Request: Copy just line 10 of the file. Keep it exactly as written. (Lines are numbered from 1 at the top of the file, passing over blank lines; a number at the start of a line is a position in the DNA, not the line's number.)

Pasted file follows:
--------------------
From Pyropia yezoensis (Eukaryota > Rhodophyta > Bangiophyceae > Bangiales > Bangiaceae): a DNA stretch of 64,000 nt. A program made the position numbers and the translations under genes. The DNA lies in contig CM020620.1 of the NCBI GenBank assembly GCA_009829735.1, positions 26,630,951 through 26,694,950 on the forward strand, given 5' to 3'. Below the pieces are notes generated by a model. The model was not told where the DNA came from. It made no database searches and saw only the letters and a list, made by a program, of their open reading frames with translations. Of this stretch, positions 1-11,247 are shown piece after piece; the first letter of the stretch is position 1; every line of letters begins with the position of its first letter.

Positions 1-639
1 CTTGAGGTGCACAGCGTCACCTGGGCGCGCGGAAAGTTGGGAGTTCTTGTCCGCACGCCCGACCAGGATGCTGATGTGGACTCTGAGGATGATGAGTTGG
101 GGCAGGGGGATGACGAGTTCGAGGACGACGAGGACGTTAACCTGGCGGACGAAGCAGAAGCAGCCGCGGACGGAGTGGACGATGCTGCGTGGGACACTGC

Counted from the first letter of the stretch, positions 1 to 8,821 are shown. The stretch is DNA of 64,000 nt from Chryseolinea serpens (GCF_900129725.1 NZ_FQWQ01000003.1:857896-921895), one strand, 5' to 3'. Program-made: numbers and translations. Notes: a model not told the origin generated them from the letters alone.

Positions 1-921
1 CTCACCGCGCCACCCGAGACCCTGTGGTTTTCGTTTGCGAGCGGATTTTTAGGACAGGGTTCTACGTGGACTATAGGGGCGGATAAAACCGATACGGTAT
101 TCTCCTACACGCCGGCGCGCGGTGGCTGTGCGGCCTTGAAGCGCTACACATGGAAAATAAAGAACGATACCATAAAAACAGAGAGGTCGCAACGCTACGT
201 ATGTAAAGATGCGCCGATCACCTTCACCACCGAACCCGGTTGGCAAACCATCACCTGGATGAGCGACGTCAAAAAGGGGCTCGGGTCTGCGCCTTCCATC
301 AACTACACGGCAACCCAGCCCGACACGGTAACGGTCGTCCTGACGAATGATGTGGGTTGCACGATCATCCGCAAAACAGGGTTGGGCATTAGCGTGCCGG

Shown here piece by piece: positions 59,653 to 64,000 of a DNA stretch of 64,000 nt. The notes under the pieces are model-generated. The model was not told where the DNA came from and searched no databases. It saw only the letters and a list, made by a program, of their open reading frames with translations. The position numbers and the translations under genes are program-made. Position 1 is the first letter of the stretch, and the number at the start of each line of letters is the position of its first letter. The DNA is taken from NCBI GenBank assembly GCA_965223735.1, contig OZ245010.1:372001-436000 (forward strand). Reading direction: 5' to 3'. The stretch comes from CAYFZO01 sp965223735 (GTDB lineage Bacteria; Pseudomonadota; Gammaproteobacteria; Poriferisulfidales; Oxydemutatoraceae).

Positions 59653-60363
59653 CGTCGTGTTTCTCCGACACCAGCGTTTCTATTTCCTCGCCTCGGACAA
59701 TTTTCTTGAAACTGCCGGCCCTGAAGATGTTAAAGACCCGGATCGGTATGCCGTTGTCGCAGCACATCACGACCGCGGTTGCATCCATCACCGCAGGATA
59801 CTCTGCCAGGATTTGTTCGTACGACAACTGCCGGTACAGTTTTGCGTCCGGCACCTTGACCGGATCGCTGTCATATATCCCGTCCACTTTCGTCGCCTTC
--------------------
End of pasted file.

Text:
301 AACTACACGGCAACCCAGCCCGACACGGTAACGGTCGTCCTGACGAATGATGTGGGTTGCACGATCATCCGCAAAACAGGGTTGGGCATTAGCGTGCCGG